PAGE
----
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"We cannot change the cards we are dealt, just how we play the hand."
A lot of professors give talks titled "The Last Lecture." Professors are asked to consider their demise and to ruminate on what matters most to them. And while they speak, audiences can't help but mull the same question: What wisdom would we impart to the world if we knew it was our last chance? If we had to vanish tomorrow, what would we want as our legacy?
When Randy Pausch, a computer science professor at Carnegie Mellon, was asked to give such a lecture, he didn't have to imagine it as his last, since he had recently been diagnosed with terminal cancer. But the lecture he gave--"Really Achieving Your Childhood Dreams"--wasn't about dying. It was about the importance of overcoming obstacles, of enabling the dreams of others, of seizing every moment (because "time is all you have...and you may find one day that you have less than you think"). It was a summation of everything Randy had come to believe. It was about living.
In this book, Randy Pausch has combined the humor, inspiration and intelligence that made his lecture such a phenomenon and given it an indelible form. It is a book that will be shared for generations to come.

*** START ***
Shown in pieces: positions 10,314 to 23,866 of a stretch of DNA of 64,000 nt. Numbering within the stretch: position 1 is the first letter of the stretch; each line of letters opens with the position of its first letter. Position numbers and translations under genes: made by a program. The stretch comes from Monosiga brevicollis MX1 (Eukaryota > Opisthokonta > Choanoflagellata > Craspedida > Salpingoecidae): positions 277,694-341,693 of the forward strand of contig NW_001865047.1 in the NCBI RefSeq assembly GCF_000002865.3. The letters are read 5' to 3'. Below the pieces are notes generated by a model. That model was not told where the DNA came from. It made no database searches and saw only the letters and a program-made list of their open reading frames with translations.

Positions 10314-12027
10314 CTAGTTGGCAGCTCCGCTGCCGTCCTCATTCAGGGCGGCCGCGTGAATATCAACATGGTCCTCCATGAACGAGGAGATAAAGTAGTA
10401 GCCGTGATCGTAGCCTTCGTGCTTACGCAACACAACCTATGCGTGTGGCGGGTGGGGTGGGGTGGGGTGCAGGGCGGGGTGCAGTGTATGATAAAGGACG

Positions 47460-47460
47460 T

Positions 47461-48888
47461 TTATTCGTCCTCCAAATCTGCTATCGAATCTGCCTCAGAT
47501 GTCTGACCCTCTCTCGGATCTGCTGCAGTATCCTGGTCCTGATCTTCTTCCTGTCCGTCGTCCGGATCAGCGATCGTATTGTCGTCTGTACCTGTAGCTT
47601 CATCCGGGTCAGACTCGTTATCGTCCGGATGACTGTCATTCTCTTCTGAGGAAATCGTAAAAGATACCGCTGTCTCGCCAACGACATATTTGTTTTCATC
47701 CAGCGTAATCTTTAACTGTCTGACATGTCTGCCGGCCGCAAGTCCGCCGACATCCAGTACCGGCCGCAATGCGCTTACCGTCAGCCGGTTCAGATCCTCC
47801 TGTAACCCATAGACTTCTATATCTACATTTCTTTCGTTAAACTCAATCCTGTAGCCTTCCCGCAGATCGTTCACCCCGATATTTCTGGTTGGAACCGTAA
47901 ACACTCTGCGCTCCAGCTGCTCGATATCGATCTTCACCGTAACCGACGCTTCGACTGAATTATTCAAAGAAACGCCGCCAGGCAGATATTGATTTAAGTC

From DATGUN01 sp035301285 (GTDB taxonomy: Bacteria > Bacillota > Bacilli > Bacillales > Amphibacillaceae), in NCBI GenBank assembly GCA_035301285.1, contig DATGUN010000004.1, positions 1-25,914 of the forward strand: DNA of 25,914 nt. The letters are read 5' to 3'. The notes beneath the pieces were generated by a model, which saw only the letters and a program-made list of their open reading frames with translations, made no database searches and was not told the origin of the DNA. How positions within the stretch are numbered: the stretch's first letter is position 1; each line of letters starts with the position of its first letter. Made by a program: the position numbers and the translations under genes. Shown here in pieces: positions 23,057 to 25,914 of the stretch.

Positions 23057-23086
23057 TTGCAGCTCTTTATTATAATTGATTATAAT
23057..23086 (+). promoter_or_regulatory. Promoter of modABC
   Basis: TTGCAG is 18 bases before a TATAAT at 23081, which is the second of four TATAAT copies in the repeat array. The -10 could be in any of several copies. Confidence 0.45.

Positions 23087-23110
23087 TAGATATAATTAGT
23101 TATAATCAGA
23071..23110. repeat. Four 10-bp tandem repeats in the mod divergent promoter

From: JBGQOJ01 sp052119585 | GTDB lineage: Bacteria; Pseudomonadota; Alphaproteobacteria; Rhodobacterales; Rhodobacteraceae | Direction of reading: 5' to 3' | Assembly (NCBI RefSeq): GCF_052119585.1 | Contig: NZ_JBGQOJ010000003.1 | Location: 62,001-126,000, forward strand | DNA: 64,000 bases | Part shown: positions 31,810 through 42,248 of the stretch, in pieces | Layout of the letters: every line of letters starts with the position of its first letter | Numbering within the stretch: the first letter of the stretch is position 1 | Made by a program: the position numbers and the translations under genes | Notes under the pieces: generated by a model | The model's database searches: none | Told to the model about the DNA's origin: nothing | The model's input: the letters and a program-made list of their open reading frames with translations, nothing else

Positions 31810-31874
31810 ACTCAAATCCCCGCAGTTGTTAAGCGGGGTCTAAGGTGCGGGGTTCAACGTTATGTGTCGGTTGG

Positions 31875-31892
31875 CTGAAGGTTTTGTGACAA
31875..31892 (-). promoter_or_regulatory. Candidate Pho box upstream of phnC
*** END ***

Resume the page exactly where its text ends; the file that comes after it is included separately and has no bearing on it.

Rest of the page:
Questions for Randy Pausch
We were shy about barging in on Randy Pausch's valuable time to ask him a few questions about his expansion of his famous Last Lecture into the book by the same name, but he was gracious enough to take a moment to answer. (See Randy to the right with his kids, Dylan, Logan, and Chloe.) As anyone who has watched the lecture or read the book will understand, the really crucial question is the last one, and we weren't surprised to learn that the "secret" to winning giant stuffed animals on the midway, like most anything else, is sheer persistence.
Amazon.com: I apologize for asking a question you must get far more often than you'd like, but how are you feeling?
Pausch: The tumors are not yet large enough to affect my health, so all the problems are related to the chemotherapy. I have neuropathy (numbness in fingers and toes), and varying degrees of GI discomfort, mild nausea, and fatigue. Occasionally I have an unusually bad reaction to a chemo infusion (last week, I spiked a 103 fever), but all of this is a small price to pay for walkin' around.